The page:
Without street trees, asphalt on the street on the left would be soaking up heat all day long, and therefore heating up everything around it.

Walk Appeal is the strongest indicator of the likelihood of success of neighborhood businesses in walkable places. When businesses succeed in walkable places, more neighbors patronize them on foot and people drive less. Less driving = fewer deaths by automobile.

Similar to street trees but even more powerful, on-street parking (especially diagonal parking) reduces driving speed. The possibility of a parallel-parked car opening a door in front of you subconsciously slows you down; the possibility of a diagonally-parked car backing out in front of you does so even more effectively because that would be a worse crash than just knocking someone’s doors off. If a car strikes you traveling 20 miles per hour, you’ll likely suffer some bumps and bruises and maybe a broken bone or two; if a car strikes you traveling 40 miles per hour, I hope you have your things in order, because your family and friends will be burying or cremating you in a few days. The US DOT is the source of this information (scroll down to the Vehicle Impact Speed vs. Pedestrian Injury chart). Lower speed = fewer deaths and injuries.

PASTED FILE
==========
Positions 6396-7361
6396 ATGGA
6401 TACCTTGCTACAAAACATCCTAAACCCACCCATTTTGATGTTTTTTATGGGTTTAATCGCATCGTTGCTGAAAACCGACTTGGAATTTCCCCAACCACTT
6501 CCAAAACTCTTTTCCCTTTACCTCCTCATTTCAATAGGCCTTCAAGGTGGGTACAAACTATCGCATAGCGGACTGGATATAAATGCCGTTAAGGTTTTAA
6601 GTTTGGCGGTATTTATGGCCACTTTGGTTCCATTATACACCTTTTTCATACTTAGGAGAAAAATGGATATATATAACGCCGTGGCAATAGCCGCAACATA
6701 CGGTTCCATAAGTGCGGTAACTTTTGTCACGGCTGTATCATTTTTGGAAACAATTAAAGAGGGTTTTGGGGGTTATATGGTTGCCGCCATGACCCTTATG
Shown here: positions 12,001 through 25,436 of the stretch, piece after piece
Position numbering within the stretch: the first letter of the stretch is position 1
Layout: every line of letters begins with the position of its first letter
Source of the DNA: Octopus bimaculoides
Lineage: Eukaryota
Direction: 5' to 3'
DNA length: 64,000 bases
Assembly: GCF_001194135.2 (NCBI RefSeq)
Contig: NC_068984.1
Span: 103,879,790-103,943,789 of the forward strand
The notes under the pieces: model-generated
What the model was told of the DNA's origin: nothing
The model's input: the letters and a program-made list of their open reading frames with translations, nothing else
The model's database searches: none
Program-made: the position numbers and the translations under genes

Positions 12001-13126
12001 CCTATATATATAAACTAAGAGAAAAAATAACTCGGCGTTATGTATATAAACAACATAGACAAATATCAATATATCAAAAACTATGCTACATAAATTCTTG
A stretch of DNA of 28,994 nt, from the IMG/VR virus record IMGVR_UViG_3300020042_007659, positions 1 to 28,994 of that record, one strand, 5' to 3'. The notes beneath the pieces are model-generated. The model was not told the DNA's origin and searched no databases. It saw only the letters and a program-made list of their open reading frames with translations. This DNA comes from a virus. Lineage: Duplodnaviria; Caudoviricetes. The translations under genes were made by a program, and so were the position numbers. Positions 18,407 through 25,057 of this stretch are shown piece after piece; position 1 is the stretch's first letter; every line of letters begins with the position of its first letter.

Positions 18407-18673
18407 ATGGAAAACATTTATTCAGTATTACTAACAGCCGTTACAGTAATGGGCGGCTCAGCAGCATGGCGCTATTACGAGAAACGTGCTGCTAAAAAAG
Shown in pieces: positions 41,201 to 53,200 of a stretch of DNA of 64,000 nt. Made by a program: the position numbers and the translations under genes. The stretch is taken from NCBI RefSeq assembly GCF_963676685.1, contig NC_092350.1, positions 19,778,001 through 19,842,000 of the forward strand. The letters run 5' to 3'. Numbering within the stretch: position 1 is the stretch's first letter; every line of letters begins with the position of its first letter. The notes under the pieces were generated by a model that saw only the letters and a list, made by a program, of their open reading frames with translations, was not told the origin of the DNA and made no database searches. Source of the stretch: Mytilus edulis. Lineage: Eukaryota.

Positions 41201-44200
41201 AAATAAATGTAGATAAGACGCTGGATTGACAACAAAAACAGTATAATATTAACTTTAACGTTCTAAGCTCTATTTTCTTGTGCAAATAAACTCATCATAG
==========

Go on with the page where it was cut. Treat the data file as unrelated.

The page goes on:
It is insane that most traffic engineers don’t understand this! And their prejudice against safer design is cooked right into their standards: The AASHTO Geometric Design of Highways and Streets (the "Green Book,” which is the bible of traffic engineering), uses the Level of Service (LOS) system where streets are rated from A to F with A being best and F being worst, like grades in school.

Here’s the problem: LOS A is the free flow of traffic at the highest speeds (most deadly), while LOS F is a slow-moving traffic jam (safest). Speed kills… especially if you’re walking or biking. Higher speed is OK if you’re driving on an expressway through the countryside, but it’s decidedly not OK if you’re driving in a city or town.

To be blunt, the Green Book standards have probably killed hundreds of thousands of people in towns and cities. It’s deadly. Put a less dramatic way, the Green Book is great for highways in the country, but not for in-town streets. For that, you need Designing Walkable Urban Thoroughfares, a design manual jointly created by the Institute of Transportation Engineers (ITE) and the Congress for the New Urbanism (CNU). Sadly, many traffic engineers have apparently never heard of it, even though it reduces deaths and injuries in town, while the Green Book increases deaths and injuries in town by speeding up traffic. Higher speed = more deaths and injuries.